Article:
Higgins: SOTU: Not Ready For Prime TimeWritten by Tim Higgins | | email@example.com
We got a break from a disappointing TV and movie award show season to watch a political one instead. Like the performances in it’s sad predecessors however, it’s difficult to know what to be more disappointed about in this week’s State of the Union address. The whole things seemed like little more recycled material from writers worn out by their boss’s prodigious ‘speechifying’ that failed even as a “Best of …” effort. Even a fine performance by the ‘First Actor’ couldn’t save a tired and lackluster script.
For example, the President crowed about an Executive Order he signed to begin the process of raising the minimum wage on federally-funded projects to $10.10 per hour. Unfortunately, this order won’t effect existing federal contracts or those being renewed. Because many federal contracts provide favoritism to companies using union labor, it’s really little more than window dressing, likely to affect less than ten percent of the workforce used. Progress … maybe, but it still puts him behind States and Municipalities using federal funds covered under ‘living wage’ rules that dictate contractors must pay the equivalent of union scale?
In counterpoint he talked wage inequality in what has been at best a lackluster economy with lousy job growth under his leadership. But how can wages go up for anyone when the line stretches around the block every time Wal-Mart opens a store offering starting pay described as the problem?
Then there was the monologue about the rich getting richer: “after four years of economic growth, corporate profits and stock prices have rarely been higher, and those at the top have never done better”. Of course they do, when his Federal Reserve pumps over $80 billion per month into the market to insure that they do.
Some the evening was confusing, listening to a leader who’s done everything in his power to shut down an abundant coal industry in this country (and the power plants that go with them), ignored continuing high prices at the gas pump, and was then crowing about energy in this country. Sure there’s abundant and cheap natural gas to use in this country now, but only because we ignore government objections to the fracking process.
Of course, there was the inevitable attempt at comic relief of course with: “I’ll act on my own to slash bureaucracy and streamline the permitting process for key projects, so we can get more construction workers on the job as fast as possible.” Tell it to the guys at the Keystone XL pipeline, caught up in federal red tape for the last three years. Then explain the 13,000 regulations have been added to the Federal Register since this President took over in 2009. Then discuss how the Affordable Health Care Act alone has added over 10,000 pages worth of new regulations (and we’re still counting). Now that’s funny!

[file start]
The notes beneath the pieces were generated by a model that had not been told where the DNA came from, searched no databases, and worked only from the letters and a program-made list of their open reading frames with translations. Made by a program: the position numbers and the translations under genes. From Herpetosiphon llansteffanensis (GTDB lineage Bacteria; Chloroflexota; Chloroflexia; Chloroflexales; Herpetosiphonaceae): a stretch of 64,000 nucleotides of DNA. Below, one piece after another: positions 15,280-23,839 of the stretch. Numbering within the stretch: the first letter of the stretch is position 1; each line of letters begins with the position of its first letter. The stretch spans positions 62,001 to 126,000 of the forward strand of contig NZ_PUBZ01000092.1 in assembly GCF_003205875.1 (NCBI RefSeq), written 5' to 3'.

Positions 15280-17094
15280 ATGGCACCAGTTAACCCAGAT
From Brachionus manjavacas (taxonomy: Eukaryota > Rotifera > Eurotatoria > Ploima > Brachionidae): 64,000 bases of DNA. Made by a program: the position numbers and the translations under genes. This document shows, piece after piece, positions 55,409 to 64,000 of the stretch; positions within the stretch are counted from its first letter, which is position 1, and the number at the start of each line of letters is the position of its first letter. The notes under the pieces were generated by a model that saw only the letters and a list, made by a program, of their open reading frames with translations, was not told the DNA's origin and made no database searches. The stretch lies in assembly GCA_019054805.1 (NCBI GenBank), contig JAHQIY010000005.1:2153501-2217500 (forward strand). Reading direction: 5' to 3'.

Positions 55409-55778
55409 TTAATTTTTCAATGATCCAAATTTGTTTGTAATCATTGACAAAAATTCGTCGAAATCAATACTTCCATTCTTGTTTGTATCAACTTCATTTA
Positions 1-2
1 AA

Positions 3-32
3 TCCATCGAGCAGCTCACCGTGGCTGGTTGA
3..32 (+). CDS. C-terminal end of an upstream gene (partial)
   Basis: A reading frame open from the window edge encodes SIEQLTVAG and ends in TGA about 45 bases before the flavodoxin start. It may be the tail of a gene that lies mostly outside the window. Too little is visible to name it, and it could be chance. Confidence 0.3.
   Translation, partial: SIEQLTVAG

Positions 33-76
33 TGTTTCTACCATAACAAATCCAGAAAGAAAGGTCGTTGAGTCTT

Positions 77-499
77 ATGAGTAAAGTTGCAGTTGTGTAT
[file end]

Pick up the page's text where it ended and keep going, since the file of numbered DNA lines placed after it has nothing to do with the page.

You know what? Maybe the entire concept of a State of the Union address has seen its day as a TV event. After all, the SOTU was only created so the head of the Executive branch could report to the Legislative branch. While members of the Judicial branch (the Supreme Court) show up, they certainly aren’t obligated to; and neither quite frankly, are the American people.
The truth of the matter is that neither is the President. While George Washington began the tradition of doing this “from time to time” Constitutionally mandated event once a year by delivering it to a Joint Session of Congress (a practice John Adams continued), he didn’t have to. Thomas Jefferson (a smart guy and maybe a bit prescient) changed it by delivering his remarks in writing; believing that the personal appearance too closely resembled the British monarch’s practice of delivering a list of policy mandates to Parliament. The written version remained the preferred method until Woodrow Wilson’s address in 1913. The practice then varied until FDR gave his first orally in 1934.
Perhaps this is one political event that we could do without. The President gets enough coverage as it is and the ratings on this show stink. Maybe Congress would prefer having a night off and going back to the written version. After all, we know how fond they are of reading long documents (especially before voting on them). Why not give them one more?
Tags: Affordable Health Care Act, Executive Order, FDR, Federal Register, fracking process, George Washington, John Adams, Joint Session of Congress, Keystone XL pipeline, President Obama, State of the Union address, the Supreme Court, Thomas Jefferson, Wal-Mart, Woodrow Wilson